Toineeta were named the
Athletes of the Year at the annual
Athletic Awards program held
Thursday, May 21 at the Chief
Joyce Dugan Cultural Arts Center.
Bradley won the James “Hogeye”
Taylor Memorial Male Athlete of
the Year Award and Toineeta won
the Bertha Saunooke Memorial Female Athlete of the Year Award.
Bradley was on the varsity
Braves wrestling team and took
second place in the NCHSAA 1A
State Wrestling Tournament. He
was also a standout member of the
2014 Braves football team. Toineeta, who is headed to LenoirRhyne College on a full basketball
scholarship, led the Lady Braves
basketball team to its fourth
straight Sectional Championship,
another trip the NCHSAA 1A Regional Basketball Tournament, and
set a new scoring record at CHS.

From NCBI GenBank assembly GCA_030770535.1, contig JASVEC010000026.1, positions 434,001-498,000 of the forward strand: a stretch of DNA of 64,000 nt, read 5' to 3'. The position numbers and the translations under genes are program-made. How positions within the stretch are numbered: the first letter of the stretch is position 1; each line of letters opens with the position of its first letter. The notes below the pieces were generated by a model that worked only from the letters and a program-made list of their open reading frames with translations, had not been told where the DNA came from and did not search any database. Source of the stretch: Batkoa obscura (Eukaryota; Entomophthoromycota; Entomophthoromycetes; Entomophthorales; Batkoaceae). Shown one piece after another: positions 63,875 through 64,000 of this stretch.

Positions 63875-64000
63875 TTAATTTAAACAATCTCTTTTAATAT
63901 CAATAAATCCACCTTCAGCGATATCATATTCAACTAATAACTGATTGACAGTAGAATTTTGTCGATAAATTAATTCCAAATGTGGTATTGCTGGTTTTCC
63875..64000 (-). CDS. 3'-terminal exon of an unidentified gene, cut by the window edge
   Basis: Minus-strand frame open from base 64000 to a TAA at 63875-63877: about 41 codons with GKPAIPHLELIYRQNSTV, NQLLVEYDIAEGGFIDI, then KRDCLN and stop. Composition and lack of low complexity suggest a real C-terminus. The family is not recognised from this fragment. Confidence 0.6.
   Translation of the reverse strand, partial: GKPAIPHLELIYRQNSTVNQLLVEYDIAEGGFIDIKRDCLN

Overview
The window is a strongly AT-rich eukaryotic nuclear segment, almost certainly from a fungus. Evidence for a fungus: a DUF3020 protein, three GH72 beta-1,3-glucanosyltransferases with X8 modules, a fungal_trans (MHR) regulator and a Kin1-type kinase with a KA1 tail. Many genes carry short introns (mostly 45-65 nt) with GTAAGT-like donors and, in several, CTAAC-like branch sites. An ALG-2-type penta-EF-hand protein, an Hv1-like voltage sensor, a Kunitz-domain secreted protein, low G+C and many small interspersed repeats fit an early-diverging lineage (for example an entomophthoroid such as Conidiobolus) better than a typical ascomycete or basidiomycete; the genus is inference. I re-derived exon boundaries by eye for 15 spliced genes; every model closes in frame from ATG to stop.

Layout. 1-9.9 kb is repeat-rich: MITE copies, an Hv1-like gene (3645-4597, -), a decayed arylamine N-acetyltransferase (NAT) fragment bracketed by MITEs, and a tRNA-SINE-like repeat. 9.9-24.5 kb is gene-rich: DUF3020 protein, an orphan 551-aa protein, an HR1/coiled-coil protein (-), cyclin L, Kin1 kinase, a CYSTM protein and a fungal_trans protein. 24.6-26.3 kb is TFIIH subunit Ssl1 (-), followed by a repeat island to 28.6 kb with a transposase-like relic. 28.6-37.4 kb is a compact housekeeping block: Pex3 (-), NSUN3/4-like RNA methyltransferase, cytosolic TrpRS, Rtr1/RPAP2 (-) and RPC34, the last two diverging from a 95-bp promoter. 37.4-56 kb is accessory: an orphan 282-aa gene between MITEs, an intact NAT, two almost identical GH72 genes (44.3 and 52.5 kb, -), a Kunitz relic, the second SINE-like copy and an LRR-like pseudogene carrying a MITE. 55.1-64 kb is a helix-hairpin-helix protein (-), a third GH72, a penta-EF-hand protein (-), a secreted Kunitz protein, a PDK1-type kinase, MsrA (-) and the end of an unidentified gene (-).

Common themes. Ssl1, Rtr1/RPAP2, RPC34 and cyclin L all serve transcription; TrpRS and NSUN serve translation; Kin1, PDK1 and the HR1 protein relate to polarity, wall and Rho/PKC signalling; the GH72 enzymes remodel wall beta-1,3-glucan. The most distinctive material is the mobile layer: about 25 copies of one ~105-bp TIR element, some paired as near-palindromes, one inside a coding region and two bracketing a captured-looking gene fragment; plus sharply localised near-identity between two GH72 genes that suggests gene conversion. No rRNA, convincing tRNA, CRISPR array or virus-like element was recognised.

She also excelled on the varsity girls
Cross Country and Track and Field
teams.
Shawn Crowe, emcee for the
evening, thanked the community
and families for their involvement
Noah Powel Memorial
Leadership Award
Sidnie Yanez – Female
Brandon Buchanan – Male
JV Girls Basketball
Alyssa Land – Offensive MVP
Devona Reed – Defensive MVP
Lou Montelongo – Coach’s Award
AMBLE SMOKER/One Feather photos
Jaron Bradley (left) won the James “Hogeye” Taylor Memorial Athlete
of the Year Award at the Cherokee High School Athletic Awards program on Thursday, May 21
in the programs this past year, “All
of you have a part in these athlete’s
achievements, especially the parents.”
A full listing of awards is as follows:
Junior Varsity Volleyball
Louanna Montelongo – Offensive